- Strong and Weak/Conditional Recommendations in GRADE
This module takes the viewer through the steps of making strong versus weak recommendations (distinguishing from among the two types) using the GRADE approach.
Additional Training for Panelists
The following training modules are not mandatory for participation in a guideline panel, but will provide a deeper understanding of the GRADE approach.
Forming Questions: Background vs. Foreground PICO Questions
This resource provides additional background into what "foreground" versus "background" questions are.
GRADE Quality of Evidence Domain: Assessing the Risk of Bias/Limitations (1 of 5)
This presentation outlines the "risk of bias" domain from among the five GRADE domains for making panel judgments on the quality of the evidence per patient-important outcome. This specific "risk of bias" domain assesses the different potential study limitations of the body of evidence per outcome.
GRADE Quality of Evidence Domain: Assessing Inconsistency/Heterogeneity (2 of 5)
This presentation focuses on the "inconsistency" domain from the five GRADE criteria. This domain considers the heterogeneity or differences among the studies' estimates of effect.
GRADE Quality of Evidence Domain: Assessing Indirectness (3 of 5)
This presentation focuses on how methodological aspects of PICO questions and how closely a guideline's recommendations reflect those aspects.
GRADE Quality of Evidence Domain: Assessing Imprecision (4 of 5)
This module focuses on the 95% confidence interval of the pooled estimate and the extent to which the interval is narrow or broad. Do the extremes of the confidence interval span both benefits and harms (i.e., crosses the line of no effect)? It also orients the viewer to the issue of small sample size and small number of events in attributing to precision (or not).
GRADE Quality of Evidence Domain: Assessing Publication Bias (5 of 5)
This module considers how comprehensive the literature search was and whether the published literature is plagues with mainly positive results whereby negative findings are not published.
Other Considerations: Upgrading the Quality of Evidence in Observational Study Designs
GRADE guidance indicates that while observational study designs begin with a quality of evidence rating of "low," the quality of evidence can be upgraded in certain circumstances such as when there is a large magnitude of effect, a dose-response relationship, or when all plausible residual confounding may reduce the demonstrated effect or increase the effect (if no effect was observed).
Guideline Development Tools
The following resources represent the various background and critical appraisal tools used for guidelines development.
Institute of Medicine (IOM): Standards for Developing Trustworthy Clinical Practice Guidelines
When treating patients, doctors and other healthcare providers are often faced with difficult decisions and considerable uncertainty. They rely on the scientific literature (in addition to their knowledge, experience, and patient preferences) to inform their decisions. Clinical practice guidelines are statements that include recommendations intended to optimize patient care; they are informed by a systematic review of evidence and an assessment of the benefits and harms of alternative care options.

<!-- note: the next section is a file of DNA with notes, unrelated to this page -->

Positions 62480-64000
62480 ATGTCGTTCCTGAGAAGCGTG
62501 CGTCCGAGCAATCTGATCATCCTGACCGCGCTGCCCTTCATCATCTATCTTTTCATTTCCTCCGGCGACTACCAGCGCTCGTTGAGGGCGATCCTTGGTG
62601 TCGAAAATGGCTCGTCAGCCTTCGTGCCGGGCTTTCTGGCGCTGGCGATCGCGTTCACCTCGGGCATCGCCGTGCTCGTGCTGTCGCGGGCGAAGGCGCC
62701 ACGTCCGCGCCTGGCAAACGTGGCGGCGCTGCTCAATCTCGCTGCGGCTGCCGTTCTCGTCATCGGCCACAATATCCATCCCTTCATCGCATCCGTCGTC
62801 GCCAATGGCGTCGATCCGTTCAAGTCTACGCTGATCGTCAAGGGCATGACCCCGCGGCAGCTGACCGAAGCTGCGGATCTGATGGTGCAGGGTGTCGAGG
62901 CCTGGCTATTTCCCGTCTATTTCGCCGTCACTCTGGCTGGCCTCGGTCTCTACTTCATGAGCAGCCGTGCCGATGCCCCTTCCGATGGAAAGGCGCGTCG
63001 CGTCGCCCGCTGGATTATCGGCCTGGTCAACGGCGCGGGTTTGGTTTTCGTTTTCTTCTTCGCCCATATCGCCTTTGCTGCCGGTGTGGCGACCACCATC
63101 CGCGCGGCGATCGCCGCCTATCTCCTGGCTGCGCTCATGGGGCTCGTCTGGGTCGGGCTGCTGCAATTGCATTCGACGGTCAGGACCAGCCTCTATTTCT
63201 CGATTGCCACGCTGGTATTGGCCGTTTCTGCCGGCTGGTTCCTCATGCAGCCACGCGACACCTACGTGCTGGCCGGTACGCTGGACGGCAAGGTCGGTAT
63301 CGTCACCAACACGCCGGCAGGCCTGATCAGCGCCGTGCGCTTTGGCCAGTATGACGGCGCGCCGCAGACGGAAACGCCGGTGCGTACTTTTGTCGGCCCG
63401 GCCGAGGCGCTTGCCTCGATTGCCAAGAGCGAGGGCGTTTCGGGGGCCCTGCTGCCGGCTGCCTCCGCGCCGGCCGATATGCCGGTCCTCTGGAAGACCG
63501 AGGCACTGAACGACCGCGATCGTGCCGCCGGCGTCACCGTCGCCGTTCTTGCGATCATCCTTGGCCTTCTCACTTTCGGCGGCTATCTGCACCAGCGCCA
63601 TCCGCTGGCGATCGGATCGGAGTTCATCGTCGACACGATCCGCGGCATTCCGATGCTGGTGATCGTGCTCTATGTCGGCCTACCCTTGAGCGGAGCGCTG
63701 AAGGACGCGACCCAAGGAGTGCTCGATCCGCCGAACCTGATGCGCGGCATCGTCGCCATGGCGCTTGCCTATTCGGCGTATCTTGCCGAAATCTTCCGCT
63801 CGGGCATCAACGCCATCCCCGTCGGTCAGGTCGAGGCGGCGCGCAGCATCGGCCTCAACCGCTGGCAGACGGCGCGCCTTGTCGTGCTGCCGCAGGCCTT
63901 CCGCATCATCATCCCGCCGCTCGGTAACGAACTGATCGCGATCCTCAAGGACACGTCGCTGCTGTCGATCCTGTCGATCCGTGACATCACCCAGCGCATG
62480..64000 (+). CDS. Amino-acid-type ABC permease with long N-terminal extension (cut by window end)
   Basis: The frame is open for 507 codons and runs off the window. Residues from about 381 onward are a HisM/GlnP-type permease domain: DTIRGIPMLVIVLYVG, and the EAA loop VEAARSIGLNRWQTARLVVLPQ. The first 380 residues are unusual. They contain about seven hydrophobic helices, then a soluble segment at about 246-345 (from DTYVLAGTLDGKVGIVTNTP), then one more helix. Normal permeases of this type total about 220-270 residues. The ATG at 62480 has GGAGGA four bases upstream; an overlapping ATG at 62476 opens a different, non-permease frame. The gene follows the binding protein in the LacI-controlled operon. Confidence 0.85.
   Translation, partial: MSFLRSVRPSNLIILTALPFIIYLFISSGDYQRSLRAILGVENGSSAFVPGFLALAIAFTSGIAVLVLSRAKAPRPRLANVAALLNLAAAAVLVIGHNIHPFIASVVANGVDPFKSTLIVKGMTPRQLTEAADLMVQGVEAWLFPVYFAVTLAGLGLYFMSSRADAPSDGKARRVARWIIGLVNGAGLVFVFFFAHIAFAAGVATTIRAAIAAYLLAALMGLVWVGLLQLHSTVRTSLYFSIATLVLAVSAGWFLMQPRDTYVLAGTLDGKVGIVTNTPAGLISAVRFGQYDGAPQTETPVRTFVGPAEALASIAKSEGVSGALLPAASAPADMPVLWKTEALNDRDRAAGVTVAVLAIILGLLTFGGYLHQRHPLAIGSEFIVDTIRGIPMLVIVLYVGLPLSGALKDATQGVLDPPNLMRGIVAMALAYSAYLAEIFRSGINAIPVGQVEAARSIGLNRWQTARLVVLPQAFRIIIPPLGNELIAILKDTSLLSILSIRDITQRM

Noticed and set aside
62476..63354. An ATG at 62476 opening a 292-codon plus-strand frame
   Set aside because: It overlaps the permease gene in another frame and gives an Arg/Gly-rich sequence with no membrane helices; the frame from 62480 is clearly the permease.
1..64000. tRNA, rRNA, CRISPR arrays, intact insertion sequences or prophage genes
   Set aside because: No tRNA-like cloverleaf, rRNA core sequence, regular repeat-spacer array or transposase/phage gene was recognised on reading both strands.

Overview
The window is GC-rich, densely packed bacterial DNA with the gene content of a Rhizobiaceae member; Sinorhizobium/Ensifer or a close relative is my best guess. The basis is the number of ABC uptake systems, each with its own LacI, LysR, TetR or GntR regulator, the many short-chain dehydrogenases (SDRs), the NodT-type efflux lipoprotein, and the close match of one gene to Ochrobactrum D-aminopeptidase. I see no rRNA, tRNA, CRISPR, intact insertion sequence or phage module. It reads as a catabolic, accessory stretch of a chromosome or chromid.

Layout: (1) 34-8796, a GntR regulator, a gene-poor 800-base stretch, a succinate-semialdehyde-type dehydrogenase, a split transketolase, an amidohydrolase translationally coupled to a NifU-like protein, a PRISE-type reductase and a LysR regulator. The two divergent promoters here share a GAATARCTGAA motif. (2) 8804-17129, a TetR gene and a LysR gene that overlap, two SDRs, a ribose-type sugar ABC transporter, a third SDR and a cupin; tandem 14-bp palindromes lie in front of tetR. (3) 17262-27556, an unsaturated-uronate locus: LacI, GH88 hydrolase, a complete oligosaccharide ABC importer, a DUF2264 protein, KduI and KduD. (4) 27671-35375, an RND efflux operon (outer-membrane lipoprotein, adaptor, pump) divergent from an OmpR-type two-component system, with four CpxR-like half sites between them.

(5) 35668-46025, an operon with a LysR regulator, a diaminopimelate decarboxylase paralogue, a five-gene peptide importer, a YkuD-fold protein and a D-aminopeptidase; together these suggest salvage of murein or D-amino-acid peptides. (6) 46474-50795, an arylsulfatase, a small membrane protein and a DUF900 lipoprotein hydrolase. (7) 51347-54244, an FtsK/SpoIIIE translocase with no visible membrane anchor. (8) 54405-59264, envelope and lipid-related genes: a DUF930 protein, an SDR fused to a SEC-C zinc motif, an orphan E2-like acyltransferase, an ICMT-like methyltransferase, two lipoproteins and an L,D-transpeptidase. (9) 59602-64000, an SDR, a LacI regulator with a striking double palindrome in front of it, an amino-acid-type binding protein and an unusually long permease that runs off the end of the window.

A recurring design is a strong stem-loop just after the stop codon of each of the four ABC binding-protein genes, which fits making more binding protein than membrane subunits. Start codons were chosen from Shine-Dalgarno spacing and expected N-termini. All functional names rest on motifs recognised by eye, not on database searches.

Because of the large number of clinical practice guidelines available, practitioners and other guideline users find it challenging to determine which guidelines are of high quality. If guideline users had a mechanism to immediately identify high quality, trustworthy clinical practice guidelines, their health-related decision-making would be improved, potentially improving both healthcare quality and health outcomes.
The U.S. Congress, through the Medicare Improvements for Patients and Providers Act of 2008, asked the IOM to undertake a study on the best methods used in developing clinical practice guidelines. The IOM developed eight standards for developing rigorous, trustworthy clinical practice guidelines.
GRADE Working Group: The Grading of Recommendations Assessment, Development, and Evaluation
Grading of Recommendations Assessment, Development, and Evaluation ("GRADE") working group began in 2000 as an informal collaboration of people with interest in addressing the shortcomings of grading systems in healthcare. The working group has developed a common, sensible, and transparent approach to grading quality (or certainty) of evidence and strength of recommendations. Many international organizations have provided input into the development of the GRADE approach which is now considered the standard in guideline development. IDSA began the transition to the use of GRADE framework in new guidelines and guideline updates initiated after October 2008.
AGREE II Instrument: The Appraisal of Guideline for Research and Evaluation
The Appraisal of Guidelines for Research and Evaluation (AGREE) Instrument was developed to address the issue of variability in the quality of practice guidelines. The AGREE instrument is a tool that assesses the methodological rigor and transparency in which a guideline is developed; it is used internationally. The original AGREE instrument, released in 2003, has been refined to improve the original tool's usability and methodological properties, namely its validity and reliability. These efforts have resulted in the new AGREE II tool that also includes a new User's Manual. The AGREE II tool comprises 23 items organized into six quality domains (scope and purpose, stakeholder involvement, rigor of development, clarity of presentation, applicability, and editorial independence). Each of the 23 items targets various aspects of practice guideline quality.
Critical Appraisal Tools (presented by University of Oxford CEBM)
This resource provides an overview of critical appraisal presented out of the University of Oxford's CEBM program.